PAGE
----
Hospital Day 23

Given my choice, I would prefer not to spend a week or ten days in Covid isolation, but if I have to do it, the Maryknoll house in Bangkok hasn’t been so bad. I’ve spent much of my time alone on the third floor so others can use the house and not worry about my infecting them, but for days at a time I have been alone and able to make use of the rest of the house.

Here are some scenes from the ground floor of the office.

Standing just inside the front door of the office, this view looks toward the rear of the house. The rear desk is that of the office manager. On the left is a desk for Fr. John Barth and at right front is the desk for Serge, one of the volunteers working with Maryknoll in Thailand.
Going through the partially opened sliding glass door in the first photo, one enters a corridor area, with the office behind and the dining room and kitchen through the door at the rear, by the large Chinese painting on the wall.

Hospital Day 14

I was discharged from BNH Hospital on Thursday and have been up and about since then. I have been surprisingly free of pain. Today I went to mass at the Bangkok cathedral with Fr. John Barth and then we had lunch with some Filipinas here working with Maryknoll.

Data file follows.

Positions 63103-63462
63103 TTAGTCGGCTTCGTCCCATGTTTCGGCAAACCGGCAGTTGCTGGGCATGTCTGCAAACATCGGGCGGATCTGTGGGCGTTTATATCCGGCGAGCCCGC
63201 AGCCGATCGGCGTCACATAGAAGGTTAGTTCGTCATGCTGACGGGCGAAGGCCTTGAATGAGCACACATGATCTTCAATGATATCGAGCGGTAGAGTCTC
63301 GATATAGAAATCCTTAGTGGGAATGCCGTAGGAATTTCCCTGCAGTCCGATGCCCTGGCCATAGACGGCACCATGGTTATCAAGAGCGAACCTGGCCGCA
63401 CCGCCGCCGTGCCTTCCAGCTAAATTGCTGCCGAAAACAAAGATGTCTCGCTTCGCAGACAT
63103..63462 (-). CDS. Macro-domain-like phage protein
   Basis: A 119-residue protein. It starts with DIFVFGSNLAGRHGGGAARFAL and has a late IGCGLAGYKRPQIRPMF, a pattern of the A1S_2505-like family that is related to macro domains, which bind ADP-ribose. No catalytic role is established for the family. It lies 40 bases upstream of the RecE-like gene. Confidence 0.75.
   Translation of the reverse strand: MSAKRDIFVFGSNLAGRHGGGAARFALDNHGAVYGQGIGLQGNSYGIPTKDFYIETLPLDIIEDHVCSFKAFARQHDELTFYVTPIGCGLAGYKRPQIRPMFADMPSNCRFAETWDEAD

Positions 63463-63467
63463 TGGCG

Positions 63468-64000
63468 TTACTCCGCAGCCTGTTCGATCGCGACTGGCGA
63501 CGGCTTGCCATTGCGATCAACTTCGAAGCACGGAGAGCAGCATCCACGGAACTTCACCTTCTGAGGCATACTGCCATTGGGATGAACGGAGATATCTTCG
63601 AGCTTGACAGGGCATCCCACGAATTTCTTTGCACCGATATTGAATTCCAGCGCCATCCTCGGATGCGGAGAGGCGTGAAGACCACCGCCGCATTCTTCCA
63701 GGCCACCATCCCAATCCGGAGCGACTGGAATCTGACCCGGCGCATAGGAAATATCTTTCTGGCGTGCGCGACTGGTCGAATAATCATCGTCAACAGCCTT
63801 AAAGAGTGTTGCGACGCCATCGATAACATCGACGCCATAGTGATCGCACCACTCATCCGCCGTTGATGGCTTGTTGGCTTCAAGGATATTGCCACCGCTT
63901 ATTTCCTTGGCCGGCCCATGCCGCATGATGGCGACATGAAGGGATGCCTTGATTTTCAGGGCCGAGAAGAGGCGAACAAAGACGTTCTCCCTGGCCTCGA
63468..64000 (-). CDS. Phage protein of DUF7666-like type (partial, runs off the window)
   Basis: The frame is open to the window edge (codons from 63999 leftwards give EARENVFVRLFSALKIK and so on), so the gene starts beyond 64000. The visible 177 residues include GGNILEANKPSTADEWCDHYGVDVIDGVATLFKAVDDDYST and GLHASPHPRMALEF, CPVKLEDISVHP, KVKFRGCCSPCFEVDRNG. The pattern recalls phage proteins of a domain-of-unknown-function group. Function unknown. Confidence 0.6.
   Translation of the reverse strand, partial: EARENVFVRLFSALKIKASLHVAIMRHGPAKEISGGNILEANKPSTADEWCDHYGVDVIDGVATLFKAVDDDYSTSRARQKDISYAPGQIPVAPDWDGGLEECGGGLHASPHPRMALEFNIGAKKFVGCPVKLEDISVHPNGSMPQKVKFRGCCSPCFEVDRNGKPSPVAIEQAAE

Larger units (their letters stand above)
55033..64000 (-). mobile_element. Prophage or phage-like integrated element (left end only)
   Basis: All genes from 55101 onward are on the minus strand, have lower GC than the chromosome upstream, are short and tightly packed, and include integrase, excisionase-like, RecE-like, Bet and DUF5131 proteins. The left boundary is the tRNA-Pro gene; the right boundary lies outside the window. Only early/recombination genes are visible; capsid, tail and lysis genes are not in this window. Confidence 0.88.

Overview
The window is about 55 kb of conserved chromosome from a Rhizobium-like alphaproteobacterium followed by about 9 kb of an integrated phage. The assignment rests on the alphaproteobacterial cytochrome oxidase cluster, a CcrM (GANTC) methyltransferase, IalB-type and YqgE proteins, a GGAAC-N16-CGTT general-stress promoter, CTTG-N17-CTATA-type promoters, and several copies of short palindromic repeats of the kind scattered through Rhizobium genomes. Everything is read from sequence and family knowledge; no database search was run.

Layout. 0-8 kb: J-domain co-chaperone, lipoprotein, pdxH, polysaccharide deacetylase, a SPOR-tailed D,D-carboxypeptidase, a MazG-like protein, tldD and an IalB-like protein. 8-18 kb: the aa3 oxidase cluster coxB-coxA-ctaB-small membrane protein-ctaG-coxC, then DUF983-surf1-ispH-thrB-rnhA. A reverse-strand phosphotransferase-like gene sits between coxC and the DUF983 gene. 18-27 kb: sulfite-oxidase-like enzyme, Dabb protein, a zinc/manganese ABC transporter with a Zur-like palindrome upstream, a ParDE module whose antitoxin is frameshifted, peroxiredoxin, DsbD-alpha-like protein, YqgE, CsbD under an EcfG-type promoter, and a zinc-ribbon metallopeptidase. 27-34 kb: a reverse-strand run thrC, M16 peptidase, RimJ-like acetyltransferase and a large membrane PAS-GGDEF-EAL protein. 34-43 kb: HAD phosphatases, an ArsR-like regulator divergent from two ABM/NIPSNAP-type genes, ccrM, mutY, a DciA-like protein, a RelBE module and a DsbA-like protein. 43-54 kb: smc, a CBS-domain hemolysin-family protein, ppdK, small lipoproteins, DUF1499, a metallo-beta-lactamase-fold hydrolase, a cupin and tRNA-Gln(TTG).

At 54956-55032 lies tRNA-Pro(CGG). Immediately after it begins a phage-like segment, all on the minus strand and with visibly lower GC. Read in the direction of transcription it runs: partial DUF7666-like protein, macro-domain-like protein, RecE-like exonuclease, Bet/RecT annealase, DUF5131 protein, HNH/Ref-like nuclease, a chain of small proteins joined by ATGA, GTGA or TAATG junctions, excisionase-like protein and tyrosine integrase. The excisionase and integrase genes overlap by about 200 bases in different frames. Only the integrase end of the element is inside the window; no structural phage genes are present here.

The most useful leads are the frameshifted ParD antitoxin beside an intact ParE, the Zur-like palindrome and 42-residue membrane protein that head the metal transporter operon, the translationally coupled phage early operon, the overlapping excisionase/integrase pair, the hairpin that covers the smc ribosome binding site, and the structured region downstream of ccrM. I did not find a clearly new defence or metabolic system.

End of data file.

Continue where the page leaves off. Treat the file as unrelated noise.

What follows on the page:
The Cathedral of the Assumption is a large downtown church that is invisible from the streets. It fronts onto a courtyard and is surrounded by the cardinal’s residence and church schools and offices.
The 100+ year old church is reflective of the French influence of the century before last. It is quite beautiful and very well preserved.
The black structure jutting from the wall is the pulpit from which the priests used to preach in the days before microphone systems. (I’ve always had a secret desire to try one some day.)
Fr. John Barth and Charlie at a dim sum restaurant after mass. With us is Arlene Sale (white top) who has been a lay missioner with Maryknoll for many years, working with refugees. Two of her neighbors joined us.

Hospital Day 4

This is the cardiology department of BNH Hospital where I have been having my physical exam after two years of waiting. My doctor found a nodule on my kidney and wants to remove it so I am scheduled for surgery Saturday morning, but first I had to be checked out by a cardiologist. He noted that my heart rate was 43 beats per minute when I had an EKG on Monday and he made a note to the surgeon to have an external pacemaker ready in case my heart slowed down even more during surgery! An odd twist! I never heard of anything like that before. As you can see BNH Hospital is quite nice, part of the medical tourism package that Thailand offers to people especially throughout Southeast Asia.

New Director of Missions

Maryknoll Lay Missioners this month got a new Director of Mission, Ms. Elvira Ramirez (top left). Because she is responsible for all the lay missioners in the field, she is beginning her tenure by meeting everyone online and then she will start visiting the actual mission sites. Today she had a Zoom call with missioners in Cambodia and Haiti.

Bill Burns Funeral